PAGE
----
I assume there must be a law against causing a person very mild physical injury, but I don't know what it is.

1) If the injury may cause enduring harm--like punching someone with the risk of breaking their bones--what are the laws?

2) What about if the injury is extremely unlikely to cause any lasting harm, like slapping someone?

3) Are there any exceptions for parents to slap their children?

BONUS: Are you allowed to be a boxer, and have this as part of your job?

  • 1
    I know that (3) exists, but i don't recall the source right now.
    – Scimonster
    Commented Mar 11, 2015 at 15:44
  • 1
    The relevant prohibition is known as חבלה.
    – Double AA
    Commented Mar 11, 2015 at 15:48
  • It's worth noting that a very minor injury is punished even more strictly since, if it doesn't achieve monetary significance to incur a financial debt (less than a perutah) the basic penalty of 39 lashes kicks in for violating the prohibition.
    – Loewian
    Commented Mar 12, 2015 at 4:35
  • 1
    Sanhedrin 58b: "וא"ר חנינא הסוטר לועו של ישראל כאילו סוטר לועו של שכינה שנאמר מוקש אדם ילע קודש... אמר ריש לקיש המגביה ידו על חבירו אע"פ שלא הכהו נקרא רשע". "Rabbi Chanina said, 'Someone who slaps a fellow Jew is compared to someone who slaps the Divine Presence, as the verse (Mishlei 20:25) could be homiletically read as "Someone who hits a person, slaps the holy."' Reish Lakish said, 'Someone who raises his hand to strike his fellow is called "wicked" even if he doesn't actually strike him....'"
    – Fred
    Commented Mar 13, 2015 at 19:32
  • We read last week in Parshas Emor "If a man maim his neighbor; as he hath done, so shall it be done to him: breach for breach, eye for eye, tooth for tooth; as he hath maimed a man, so shall it be rendered unto him" (Leviticus 24:19). Seems generally relevant--although unclear in what sense it means these actions are "prohibited"
    – SAH
    Commented May 11, 2015 at 14:51

1 Answer 1


This discussion is basically the entirety of Bava Kama. There's way too much to source directly, but I'll try to point to a couple things.

The source for Chovel (recently came up in a Daf Yomi Shiur for Kesuvos 32) is derived from the possuk that ossurs a shaliach beis din from adding to the malkus. Chazal point out that Beis Din is given the authority to wound only so far, and that if a shaliach commits an aveirah even by going over the permitted number of malkot, then everyone NOT approved by Beis Din is certainly forbidden from intentionally injuring another person.

Primary sources:

  • Maimonides, Mishneh Torah, Hilchot Khovel u-Mazik
  • Tur and Shulchan Aruch Choshen Mishpat chapters 420-424 - Chovel Bechaveiro

    1. A person may not volunteer to be injured - Beis Din does not consider a waiver of rights against intentional personal injury to be valid. (Maimonides, Mishneh Torah, Hilchot Khovel u-Mazik ch.5:11)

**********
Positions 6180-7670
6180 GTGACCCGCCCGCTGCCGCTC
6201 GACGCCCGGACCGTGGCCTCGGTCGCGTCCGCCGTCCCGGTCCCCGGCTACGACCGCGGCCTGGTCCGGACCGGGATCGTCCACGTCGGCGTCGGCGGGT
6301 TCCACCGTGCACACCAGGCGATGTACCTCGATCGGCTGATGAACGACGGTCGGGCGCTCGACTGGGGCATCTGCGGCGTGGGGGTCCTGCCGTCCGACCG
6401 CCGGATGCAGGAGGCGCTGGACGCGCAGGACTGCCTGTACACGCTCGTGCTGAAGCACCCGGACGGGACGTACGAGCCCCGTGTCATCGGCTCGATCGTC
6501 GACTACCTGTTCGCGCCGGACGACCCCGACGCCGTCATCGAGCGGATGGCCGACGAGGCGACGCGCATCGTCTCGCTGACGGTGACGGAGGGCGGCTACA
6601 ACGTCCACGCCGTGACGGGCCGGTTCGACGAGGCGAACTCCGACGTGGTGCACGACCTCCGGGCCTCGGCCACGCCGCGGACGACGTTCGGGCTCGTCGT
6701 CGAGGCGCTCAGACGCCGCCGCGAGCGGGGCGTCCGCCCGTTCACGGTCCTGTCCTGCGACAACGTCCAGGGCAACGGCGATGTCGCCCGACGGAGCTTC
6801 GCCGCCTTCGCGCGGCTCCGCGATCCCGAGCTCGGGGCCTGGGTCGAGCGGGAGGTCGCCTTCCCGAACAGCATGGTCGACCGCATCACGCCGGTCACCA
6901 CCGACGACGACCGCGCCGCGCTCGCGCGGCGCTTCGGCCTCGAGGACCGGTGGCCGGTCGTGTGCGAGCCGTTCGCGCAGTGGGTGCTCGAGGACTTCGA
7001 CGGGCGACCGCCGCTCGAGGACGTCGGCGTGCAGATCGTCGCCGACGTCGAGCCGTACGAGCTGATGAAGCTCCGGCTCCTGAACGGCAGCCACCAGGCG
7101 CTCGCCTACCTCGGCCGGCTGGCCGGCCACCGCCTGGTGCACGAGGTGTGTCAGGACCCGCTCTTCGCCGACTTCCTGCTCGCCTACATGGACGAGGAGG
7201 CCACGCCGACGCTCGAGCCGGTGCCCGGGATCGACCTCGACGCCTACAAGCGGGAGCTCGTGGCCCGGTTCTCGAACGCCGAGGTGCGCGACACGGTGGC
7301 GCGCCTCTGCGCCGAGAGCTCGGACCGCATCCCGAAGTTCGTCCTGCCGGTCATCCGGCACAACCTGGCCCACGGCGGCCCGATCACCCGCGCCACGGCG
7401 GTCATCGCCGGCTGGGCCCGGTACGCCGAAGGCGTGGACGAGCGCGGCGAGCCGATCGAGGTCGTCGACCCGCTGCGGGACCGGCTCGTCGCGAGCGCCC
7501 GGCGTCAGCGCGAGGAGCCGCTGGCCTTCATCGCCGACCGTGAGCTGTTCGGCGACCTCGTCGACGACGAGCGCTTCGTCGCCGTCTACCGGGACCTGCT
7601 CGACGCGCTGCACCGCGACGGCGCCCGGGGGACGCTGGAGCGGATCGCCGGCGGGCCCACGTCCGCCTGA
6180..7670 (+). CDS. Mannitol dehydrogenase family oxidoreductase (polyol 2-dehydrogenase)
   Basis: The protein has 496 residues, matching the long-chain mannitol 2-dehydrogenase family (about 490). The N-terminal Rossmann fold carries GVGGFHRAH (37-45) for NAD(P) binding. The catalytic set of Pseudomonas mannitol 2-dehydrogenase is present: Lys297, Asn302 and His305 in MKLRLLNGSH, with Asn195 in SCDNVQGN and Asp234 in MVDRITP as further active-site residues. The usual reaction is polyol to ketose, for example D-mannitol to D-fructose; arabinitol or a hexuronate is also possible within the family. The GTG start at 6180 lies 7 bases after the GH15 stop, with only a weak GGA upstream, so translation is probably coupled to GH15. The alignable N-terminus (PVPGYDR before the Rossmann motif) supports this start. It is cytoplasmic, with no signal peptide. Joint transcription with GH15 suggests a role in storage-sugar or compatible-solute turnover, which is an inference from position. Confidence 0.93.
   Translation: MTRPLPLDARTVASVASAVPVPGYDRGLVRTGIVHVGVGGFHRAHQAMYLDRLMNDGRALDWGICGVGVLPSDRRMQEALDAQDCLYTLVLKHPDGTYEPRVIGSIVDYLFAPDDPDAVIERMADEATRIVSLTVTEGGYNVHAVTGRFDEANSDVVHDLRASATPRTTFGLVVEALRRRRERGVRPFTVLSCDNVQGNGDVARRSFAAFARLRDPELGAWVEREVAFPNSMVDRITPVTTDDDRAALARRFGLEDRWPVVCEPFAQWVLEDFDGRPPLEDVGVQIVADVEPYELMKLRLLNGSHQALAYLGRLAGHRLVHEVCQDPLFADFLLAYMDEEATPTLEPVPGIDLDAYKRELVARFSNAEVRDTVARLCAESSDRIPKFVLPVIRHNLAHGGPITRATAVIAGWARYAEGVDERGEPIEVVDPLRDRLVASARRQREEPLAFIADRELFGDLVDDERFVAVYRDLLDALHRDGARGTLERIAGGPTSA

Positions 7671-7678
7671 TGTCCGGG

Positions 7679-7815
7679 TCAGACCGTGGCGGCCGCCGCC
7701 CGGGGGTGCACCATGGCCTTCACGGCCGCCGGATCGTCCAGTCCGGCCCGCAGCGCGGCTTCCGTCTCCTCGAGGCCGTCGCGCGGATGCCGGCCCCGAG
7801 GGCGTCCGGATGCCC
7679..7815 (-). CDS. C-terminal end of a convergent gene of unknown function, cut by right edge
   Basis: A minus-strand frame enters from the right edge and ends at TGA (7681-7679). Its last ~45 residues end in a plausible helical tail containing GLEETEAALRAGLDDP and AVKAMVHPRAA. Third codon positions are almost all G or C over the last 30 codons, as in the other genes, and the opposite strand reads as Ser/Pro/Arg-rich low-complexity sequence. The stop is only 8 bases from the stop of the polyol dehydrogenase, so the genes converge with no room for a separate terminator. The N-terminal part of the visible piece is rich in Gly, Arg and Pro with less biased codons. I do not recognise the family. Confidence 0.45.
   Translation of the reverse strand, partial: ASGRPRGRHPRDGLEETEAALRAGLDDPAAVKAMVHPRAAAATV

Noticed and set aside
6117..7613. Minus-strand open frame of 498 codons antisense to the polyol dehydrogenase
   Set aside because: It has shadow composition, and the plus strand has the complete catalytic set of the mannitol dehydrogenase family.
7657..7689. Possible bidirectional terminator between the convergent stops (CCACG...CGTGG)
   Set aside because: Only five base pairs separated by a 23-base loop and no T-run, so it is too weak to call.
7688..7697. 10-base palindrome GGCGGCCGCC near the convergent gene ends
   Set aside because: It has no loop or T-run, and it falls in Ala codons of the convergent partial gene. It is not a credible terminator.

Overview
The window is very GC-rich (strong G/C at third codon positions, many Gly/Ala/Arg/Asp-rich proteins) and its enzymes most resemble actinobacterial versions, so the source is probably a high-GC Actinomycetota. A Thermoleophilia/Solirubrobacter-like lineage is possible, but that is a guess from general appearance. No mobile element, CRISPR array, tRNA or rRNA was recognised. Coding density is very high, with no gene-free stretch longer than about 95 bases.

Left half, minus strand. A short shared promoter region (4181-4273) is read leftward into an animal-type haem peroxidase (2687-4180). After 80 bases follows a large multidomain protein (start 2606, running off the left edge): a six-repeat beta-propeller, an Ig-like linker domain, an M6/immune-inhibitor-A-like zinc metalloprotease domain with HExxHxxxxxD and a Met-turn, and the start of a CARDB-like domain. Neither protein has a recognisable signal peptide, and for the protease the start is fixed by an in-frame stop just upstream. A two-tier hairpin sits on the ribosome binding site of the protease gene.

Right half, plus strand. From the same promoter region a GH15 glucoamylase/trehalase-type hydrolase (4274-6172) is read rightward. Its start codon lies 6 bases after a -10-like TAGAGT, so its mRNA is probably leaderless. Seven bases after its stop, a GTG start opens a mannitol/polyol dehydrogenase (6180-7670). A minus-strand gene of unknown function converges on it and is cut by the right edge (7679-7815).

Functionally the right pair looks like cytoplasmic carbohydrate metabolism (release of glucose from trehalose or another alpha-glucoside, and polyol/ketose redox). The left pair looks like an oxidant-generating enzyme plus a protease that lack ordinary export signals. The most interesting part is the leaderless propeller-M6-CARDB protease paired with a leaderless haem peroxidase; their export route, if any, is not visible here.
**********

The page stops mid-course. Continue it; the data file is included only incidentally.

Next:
2. Even slapping without any actual injury is liable to prosecution. This is specifically discussed and falls under the category of boshet, for which there is botha sliding scale (based upon the people involved in the offense) and set penalties (given for specific actions - slapping, boxing ears, uncovering a womans hair in public, etc.). Rambam Khu"M ch.3:8-end
    3. Permission to hit a minor child by a parent or teacher only extends for the purposes of educational discipline. As mentioned elsewhere on these forums, slapping a child (particularly an older one) is considered to fall under the category of Lifnei Eiver lo Titen Michshol, as the child is likely to be provoked into retaliation (which would be a serious Torah offense - Moed Katan 17a). Rambam Khu"M 4:19 says that a parent is obligated to reimburse any injury TO THEIR OWN CHILD, whether they are adults (paid immediately) or children (invested in property until they become adults).

BONUS: As mentioned in 1, Torah law does not recognize a voluntary waiver against personal injury. This means that boxing a fellow Jew is absolutely forbidden. (Fun Rashi on parshas shemos 2:14 - Dathan and Aviram were called risha'im merely for lifting their hands to strike! Sanhedrin 58b) However, their is a question about whether wounding a non-Jew is prosecutable to the same extent as a Jew. The possibility exists that such a waiver, for a non-Jew, might be binding, making it permitted to hit him. He would still be held liable for hitting you, however, since your corresponding waiver would be invalid. Mipnei darchei shalom, we tend to treat non-Jews and Jews in the public domin identically.

As @user6591 hinted at, there IS an exception written into halacha regarding accidental personal injury in specific circumstances where we expect the individual to be "out of his mind" - injury by a drunkard on Purim is the big one here. But that doesn't provide an exemption for proactively entering into a fight with a clear mind and the express intent to injure another person.

Chazal would likely not condone the Jewish boxer/MMA fighter, especially since it's a dangerous sport where you subject yourself directly to injury - a violation of Vinishmartem Me'od Linafshoseichem. This piece has a decent treatment of it.

To answer @msh210's objection: The Rambam's psak regarding providing a waiver is quoting the psak in the mishna at the end of the 8th perek in Bava Kama. Rabbi Akiva in a previous mishna in that same perek (where the psak is like him) brings this point up to prove that a "Chovel be'atzmo" is still chayiv for damaging himself, even though there is no payment of any of the five forms of nezek. Kal VeChomer someone damaging another "with permission" is still considered assur.


You must log in to answer this question.

Not the answer you're looking for? Browse other questions tagged .